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moting the chances of early financing for business or home building. He won't have to await a special survey and the time lag which is unavoidable.

The extension of the rectangular net is of particular importance to the Territory. Sections 16 and 36 throughout the Territory and section 33 in the Tanana Valley are set aside for support of schools and the university, Until they are identified by survey the Territory has no income from them. This is another reason why we have concentrated much of our attention to rectangular surveys recently.

Most of this year we have had 8 or 10 crews in the field. The cadastral engineer's office in Alaska, only, keeps a record of status of unsurveyed land for both land offices. To interpret the descriptions of land given by individuals and to plot them accurately requires diligence and a great amount of time.

In some areas of unsurveyed land, where oil and gas filings have been received or anticipated, we have attempted to prevent an unprecedented snarl by laying out grids on paper to guide the applicants for leases. To permit every applicant to file by his own description without any guidance would delay by years the issuance of leases. Our engineers have attempted to be ahead of the game in that respect.

In recent years the Department and Congress have begun to recognize the dire need for surveys in Alaska and have responded by a gradual increase in funds available for that purpose. This is a necessary trend and must continue for BLM to begin to keep pace with the development of Alaska. Lack of surveys is now somewhat of a bottleneck in such development.

Perhaps the chief problem that handicaps our surveying program is the human element. The isolation, deplorable living conditions, absence from family associations, and the lack of pay and subsistence payments to compensate for our failure to provide living conditions equal to those offered by other Government agencies and private industry make our jobs unattractive. We would like to attract young engineers, with at least some college training, who might make a career of Government service. They must be devoted and dedicated, almost beyond reason, to stick with us through rain and snow, tents and sleeping bags, buying their own food, eating their own cooking and doing their own dishwashing. We have had almost a disastrous turnover in personnel during the summer of 1955.

Our older survey chiefs, who are away from their families during the entire seasons in some years, are beginning to feel the strain, not only because of the physical endurance required to do the work and act as financier, counselor, boss, and nurse for a whcle crew, but also to their home ties.

The Director of the Bureau of Land Management is aware of these problems and is determined, we feel, to do something about them.

Fiscal year 1956 Allotment.

$300, 000 For personnel.

132, 000
Estimates for fiscal year 1956
1. Rectangular surveys;
. (a) Resurveys: Fairbanks and Anchorage vicinity in connection
with small-tract program..

acres. 1,500
(b) Original surveys: Big Lake area, Kenai area, Tok area,
Fairbanks (Big Delta).


100, 000
(c) Small tracts: Subdivision of section in Anchorage and
Fairbanks areas.-

tracts. 1, 400
2. Special surveys:
(a) Small tracts (in group surveys).

250 In southeastern Alaska...

75 In Anchorage area.

175 3. Isolated small tracts and special surveys.


50 In southeastern Alaska.. In Fairbanks area.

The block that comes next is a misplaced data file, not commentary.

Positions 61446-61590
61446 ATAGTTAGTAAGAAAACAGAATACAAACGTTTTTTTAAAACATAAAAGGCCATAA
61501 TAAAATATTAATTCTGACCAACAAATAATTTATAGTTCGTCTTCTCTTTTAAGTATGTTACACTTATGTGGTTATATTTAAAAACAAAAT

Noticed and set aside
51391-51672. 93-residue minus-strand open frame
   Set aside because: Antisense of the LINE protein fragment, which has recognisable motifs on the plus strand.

100 In Anchorage area.

150 Townsites (original townsite layouts).



1. Adequate townsite surveys providing for an orderly future growth of the kin, which will stop settlement on irregular tracts that prevents any future ver of a desirable townsite plan. 2. To extend the rectangular system of surveys along all highways and railroads erever such land is suitable for industrial or homesteading purposes.

3. To execute special small tract surveys along all highways and railroads where there is land suitable for such use.

4. To provide small tract surveys for all lakes having a high recreational value.

5. To provide suitable control through large unsurveyed areas now under oil and gas lease or application.

Major objective is to be able to execute all requested surveys within a year and to have enough additional money to be able to survey lands ahead of the current need so that claimants could enter surveyed land without the long delay now required while their requested surveys are being executed and approved.



There is a large acreage of undeveloped farmland in the Territory. It is estimated that there are 2,870,000 acres of cultivable lands. Within areas classified as to their capability or suitability for cultivation by the Soil Conservation Service and the Bureau of Land Management, in all 1,528,176 acres, there are 777,598 acres classified as cultivable and 850,578 determined to be uncultivable. Of this, only 12,334 acres have been brought under cultivation. Even if agriculture in Alaska expanded commensurably with its present population growth, the additional acreage put to use would still be too small to make much impression on this farmland reservoir. It is desirable that such expansion that does occur be concentrated on lands best suited to farm use and most accessible to the present road system and markets.

There are various reasons, some physical and some economic, and no doubt also some social, why agriculture has failed to develop apace with population growth. Principally the reasons are: (1) The settlers' usual lack of sufficient homestead or farm-development capital, (2) the high costs of land clearing and other farm improvements, (3) the too limited and costly farm development loans, (4) in some areas insufficient farm-to-market roads, and (5) until recently, at least, the many opportunities for more rewarding occupation in other segments of the economy,